WHAT IS THE BANKRUPTCY “MEANS TEST”?

Your eligibility for bankruptcy protection is determined in part by your household income. The Bankruptcy Code requires that you calculate your median income by looking at your gross income earned by you, your spouse and any other working member of your household during the 6 months proceeding the current month. You then have to add up all the income and divide by 6 to arrive at a number. This number is then compared to a median income table provided to us by the Census Bureau and the United States Trustee’s office. This calculation is called the “median income test.”
If you are over the median income, then a presumption of abuse arises as to your eligibility for a Chapter 7 bankruptcy and you must proceed to perform additional calculations (these additional calculations are called the “means test.”).
The addition of the median income and the means test to the consumer bankruptcy process has made bankruptcy a lot more complicated both for lawyers and for individuals. Many lawyers who used to handle bankruptcy cases no longer do so because of the complexity of the median income/means test process. My best advice is to speak with an experienced lawyer about your case. Ask the lawyer how long they have been filing bankruptcy cases for clients and how many cases they file a year. As with most things in life, experience matters. An experience Utah bankruptcy lawyer can be found at www.dlblaw.com.

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IS IT OK TO STOP PAYING ALIMONY AND CHILD SUPPORT DURING BANKRUPTCY?

No. The 2005 changes in the bankruptcy laws require a debtor to remain current on all domestic support obligations such as alimony or spousal maintenance, and child support, throughout the duration of the bankruptcy. If a debtor falls behind on his or her domestic support obligations during bankruptcy, the bankruptcy could be dismissed or converted from a Chapter 13 to a Chapter 7 proceeding. Visit www.dlblaw.com for more information on filing bankruptcy in Utah.

WHAT CAN I DO IF A CREDITOR ATTEMPTS TO COLLECT A DISCHARGED DEBT AFTER MY CASE IS CONCLUDED?

If a creditor attempts collection efforts on a discharged debt, the debtor can file a motion with the court, reporting the action and asking that the case be reopened to address the matter. The bankruptcy court will often do so to ensure that the discharge is not violated. The discharge constitutes a permanent statutory injunction prohibiting creditors from taking any action, including the filing of a lawsuit, designed to collect a discharged debt. A creditor can be sanctioned by the court for violating the discharge injunction. The normal sanction for violating the discharge injunction is civil contempt, which is often punishable by a fine. Click HERE for more information on Utah Bankruptcy.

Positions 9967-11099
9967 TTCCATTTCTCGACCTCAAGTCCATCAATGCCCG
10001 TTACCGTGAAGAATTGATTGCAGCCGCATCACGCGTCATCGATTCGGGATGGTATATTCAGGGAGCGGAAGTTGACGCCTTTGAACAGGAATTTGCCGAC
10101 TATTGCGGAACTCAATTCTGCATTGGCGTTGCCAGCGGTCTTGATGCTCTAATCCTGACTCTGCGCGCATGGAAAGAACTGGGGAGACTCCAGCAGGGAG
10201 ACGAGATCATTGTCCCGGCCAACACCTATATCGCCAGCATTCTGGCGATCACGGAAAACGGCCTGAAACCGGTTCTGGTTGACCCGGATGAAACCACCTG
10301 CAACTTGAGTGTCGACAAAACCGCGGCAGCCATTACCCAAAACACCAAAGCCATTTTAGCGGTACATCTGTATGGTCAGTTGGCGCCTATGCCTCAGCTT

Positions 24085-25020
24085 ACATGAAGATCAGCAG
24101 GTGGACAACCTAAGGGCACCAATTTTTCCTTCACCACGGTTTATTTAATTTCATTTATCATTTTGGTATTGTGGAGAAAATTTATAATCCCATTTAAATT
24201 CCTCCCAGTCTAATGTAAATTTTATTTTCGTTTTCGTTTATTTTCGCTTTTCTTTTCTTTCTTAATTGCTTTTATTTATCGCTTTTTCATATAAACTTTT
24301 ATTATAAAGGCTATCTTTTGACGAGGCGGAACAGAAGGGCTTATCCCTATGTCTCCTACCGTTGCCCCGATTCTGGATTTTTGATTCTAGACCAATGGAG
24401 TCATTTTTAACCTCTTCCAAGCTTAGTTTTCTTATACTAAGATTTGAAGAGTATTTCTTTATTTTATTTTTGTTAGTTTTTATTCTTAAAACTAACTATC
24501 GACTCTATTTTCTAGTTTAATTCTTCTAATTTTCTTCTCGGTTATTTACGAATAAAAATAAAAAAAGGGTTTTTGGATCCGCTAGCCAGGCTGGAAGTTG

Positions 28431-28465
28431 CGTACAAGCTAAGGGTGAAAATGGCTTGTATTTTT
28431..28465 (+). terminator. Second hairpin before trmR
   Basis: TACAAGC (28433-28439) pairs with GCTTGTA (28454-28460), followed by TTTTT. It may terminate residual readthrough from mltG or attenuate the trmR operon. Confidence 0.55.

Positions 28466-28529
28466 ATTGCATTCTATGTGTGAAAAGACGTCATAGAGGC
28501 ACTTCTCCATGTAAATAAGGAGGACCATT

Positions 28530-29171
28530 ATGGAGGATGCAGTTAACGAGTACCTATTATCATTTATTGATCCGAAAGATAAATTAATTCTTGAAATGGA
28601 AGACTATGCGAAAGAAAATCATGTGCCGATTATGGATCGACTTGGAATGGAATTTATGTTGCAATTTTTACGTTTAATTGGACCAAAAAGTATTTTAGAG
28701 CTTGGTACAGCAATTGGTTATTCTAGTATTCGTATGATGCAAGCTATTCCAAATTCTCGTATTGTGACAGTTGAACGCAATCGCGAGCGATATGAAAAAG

WILL BANKRUPTCY WIPE OUT ALL MY DEBTS?

Yes, with some exceptions. Utah Bankruptcy will not normally wipe out:

(1) money owed for child support or alimony, fines, and some taxes;
(2) debts not listed on your bankruptcy petition;
(3) loans you got by knowingly giving false information to a creditor, who reasonably relied on it in making you the loan;
(4) debts resulting from ‘‘willful and malicious’’ harm;
(5) student loans, except if the court decides that payment would be an undue hardship;
(6) mortgages and other liens which are not paid in the bankruptcy case (but bankruptcy will wipe out your obligation to pay any additional money if the property is sold by the creditor).

I recommend that you consult with an experienced Utah Bankruptcy Lawyer to determine what your risk and liabilities may be if you file for bankruptcy protection.

WHAT IS A BANKUPTCY ADVERSARY PROCEEDING?

An adversary action is a lawsuit filed within a bankruptcy proceeding. There are many reasons for these lawsuits, sometimes even filed by the debtor when a creditor violates the automatic stay. At the Law Office of Douglas L. Barrett, LLC, we aggressively represent debtors in adversary actions as well as other aspects Utah Chapter 7 bankruptcy and Utah Chapter 13 bankruptcy.